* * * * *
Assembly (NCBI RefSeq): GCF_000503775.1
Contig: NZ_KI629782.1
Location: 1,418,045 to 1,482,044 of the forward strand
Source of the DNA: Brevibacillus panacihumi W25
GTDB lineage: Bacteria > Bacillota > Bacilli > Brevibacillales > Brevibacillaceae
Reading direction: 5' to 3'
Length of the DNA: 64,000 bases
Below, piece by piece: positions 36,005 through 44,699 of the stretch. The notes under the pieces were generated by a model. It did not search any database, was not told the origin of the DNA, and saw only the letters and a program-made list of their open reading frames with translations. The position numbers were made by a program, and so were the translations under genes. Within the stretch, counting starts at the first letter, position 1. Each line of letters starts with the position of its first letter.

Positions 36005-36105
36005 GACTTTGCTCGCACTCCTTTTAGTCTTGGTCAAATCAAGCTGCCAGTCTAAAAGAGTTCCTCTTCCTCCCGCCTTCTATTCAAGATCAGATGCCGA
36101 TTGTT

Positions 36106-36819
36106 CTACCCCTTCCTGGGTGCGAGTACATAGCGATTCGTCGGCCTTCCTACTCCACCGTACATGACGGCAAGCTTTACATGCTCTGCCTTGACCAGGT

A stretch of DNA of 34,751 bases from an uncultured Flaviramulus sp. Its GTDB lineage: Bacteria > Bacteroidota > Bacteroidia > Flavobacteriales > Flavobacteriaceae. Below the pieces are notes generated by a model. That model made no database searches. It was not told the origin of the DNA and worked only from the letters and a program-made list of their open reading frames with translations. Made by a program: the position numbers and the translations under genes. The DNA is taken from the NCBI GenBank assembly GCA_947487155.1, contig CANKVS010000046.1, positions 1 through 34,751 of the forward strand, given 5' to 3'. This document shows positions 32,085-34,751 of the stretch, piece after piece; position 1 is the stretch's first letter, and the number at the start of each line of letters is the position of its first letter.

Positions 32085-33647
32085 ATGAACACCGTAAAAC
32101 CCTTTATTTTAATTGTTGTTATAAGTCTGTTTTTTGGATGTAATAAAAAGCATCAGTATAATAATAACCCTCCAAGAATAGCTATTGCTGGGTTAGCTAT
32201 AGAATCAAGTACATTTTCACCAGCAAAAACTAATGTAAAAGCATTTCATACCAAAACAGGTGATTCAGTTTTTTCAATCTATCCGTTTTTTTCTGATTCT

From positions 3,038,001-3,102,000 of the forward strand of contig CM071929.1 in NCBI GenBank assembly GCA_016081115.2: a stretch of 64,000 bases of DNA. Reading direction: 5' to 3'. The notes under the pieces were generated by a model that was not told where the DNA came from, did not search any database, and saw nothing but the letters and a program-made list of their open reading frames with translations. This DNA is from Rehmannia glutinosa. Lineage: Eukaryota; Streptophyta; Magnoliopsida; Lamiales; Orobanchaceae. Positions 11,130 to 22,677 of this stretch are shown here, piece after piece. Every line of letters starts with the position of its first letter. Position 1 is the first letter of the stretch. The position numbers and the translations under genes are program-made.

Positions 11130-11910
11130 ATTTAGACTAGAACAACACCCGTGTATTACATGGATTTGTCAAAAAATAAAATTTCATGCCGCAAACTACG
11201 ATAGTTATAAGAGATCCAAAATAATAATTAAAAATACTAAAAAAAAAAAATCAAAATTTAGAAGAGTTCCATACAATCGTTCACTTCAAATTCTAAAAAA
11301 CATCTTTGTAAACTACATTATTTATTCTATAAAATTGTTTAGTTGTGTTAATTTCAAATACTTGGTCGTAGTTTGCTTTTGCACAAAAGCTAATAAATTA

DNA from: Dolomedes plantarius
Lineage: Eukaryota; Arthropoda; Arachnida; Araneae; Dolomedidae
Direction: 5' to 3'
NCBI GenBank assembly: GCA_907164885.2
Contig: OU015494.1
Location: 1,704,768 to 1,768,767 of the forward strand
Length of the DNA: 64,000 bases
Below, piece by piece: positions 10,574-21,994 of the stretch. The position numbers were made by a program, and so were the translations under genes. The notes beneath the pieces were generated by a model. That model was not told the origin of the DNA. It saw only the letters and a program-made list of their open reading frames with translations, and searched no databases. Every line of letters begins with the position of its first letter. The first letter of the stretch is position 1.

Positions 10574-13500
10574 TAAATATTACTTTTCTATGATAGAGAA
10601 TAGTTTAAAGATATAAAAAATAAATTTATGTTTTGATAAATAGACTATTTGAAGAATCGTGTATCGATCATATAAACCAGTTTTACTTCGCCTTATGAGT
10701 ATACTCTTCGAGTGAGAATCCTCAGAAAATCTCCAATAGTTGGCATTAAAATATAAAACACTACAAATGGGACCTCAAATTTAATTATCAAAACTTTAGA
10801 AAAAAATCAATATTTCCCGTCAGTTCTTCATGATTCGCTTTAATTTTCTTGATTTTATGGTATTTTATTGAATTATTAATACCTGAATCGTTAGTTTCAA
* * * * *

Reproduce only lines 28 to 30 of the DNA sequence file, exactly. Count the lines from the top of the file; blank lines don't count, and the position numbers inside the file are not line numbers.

Contig: OU015494.1
Location: 1,704,768 to 1,768,767 of the forward strand
Length of the DNA: 64,000 bases